9. Kolve, Chaucer and the Imagery of Narrative, 112, 130. Vincent J. DiMarco, in his explanatory notes to KnT in The Riverside Chaucer, remarks that the dimensions of Chaucer's lists would yield "accommodations for upwards of 200,000 spectators"--massive even by modern standards (834). Compare the largest sports arena in the world, the Estadio de Maracana in Rio de Janeiro, in which 200,000 came to witness the World Cup Final on July 16, 1950. The capacity of the stadium has since been lowered to 105,000 for safety purposes; see <http://www.netvasco.com.br/mauroprais/futrio/maracana.html>.
With regard to the size of the grove, the MED defines grove as 'A small wood; a grove, thicket' and this definition of the term is dated to ca. 1225; see MED, s.v. grove, n. 1. The entry in the OED is more extensive: grove is here defined as 'A small wood; a group of trees affording shade or forming avenues or walks, occurring naturally or planted for a special purpose. Groves were commonly planted by heathen peoples in honour of deities to serve as places of worship or for the reception of images.' The OED dates the term as far back as 889. In both cases a "grove" is described as "small," and the definition in the OED suggests that groves may have mainly been used for shade. Although the implication that groves were often planted in "honour of deities" is interesting given the setting of the tale, the indication of size is most important for the present argument.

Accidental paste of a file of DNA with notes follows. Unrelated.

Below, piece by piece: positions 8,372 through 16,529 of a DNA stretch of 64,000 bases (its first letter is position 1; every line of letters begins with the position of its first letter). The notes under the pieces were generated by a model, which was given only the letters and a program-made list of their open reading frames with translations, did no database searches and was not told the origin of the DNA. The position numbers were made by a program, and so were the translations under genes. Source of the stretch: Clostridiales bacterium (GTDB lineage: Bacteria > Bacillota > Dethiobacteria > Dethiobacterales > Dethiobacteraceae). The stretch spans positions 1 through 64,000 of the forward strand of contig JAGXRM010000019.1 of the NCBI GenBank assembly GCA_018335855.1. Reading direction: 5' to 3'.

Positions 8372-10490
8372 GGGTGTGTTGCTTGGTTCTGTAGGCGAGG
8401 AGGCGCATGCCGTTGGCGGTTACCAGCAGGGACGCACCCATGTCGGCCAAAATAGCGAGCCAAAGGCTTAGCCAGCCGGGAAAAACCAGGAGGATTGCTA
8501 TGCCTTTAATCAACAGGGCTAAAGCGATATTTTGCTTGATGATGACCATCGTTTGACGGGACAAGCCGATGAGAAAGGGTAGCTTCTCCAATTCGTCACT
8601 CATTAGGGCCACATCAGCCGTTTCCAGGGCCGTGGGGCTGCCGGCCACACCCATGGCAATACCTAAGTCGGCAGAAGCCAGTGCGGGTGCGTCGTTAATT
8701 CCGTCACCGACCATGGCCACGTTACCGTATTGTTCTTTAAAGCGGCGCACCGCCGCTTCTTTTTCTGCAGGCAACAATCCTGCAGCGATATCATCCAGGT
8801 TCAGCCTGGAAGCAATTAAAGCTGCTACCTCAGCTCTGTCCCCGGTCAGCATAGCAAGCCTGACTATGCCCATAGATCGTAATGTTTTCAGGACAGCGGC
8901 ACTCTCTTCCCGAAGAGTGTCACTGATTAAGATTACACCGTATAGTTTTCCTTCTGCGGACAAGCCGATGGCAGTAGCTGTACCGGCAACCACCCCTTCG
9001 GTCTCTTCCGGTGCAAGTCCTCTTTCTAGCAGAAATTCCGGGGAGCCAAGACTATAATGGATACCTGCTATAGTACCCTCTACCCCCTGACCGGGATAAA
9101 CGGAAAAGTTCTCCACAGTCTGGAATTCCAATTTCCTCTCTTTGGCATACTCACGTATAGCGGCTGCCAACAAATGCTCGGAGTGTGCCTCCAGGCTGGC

10. Interestingly, William F. Woods notes parallels between the sizes of Arcite's funeral pyre and the lists, which suggest yet another symbolic connection between the grove and the lists; see "Up and Down, To and Fro: Spatial Relationships in the Knight's Tale," in Rebels and Rivals: The Contestive Spirit in 'The Canterbury Tales', ed. Susanna Greer Fein, David Raybin, and Peter C. Braeger (Kalamazoo, Mich., 1991), 37-57, at 43-44, 54, 57n5.
11. See Giovanni Boccaccio, The Book of Theseus, trans. Bernadette Marie McCoy (New York, 1974), 187.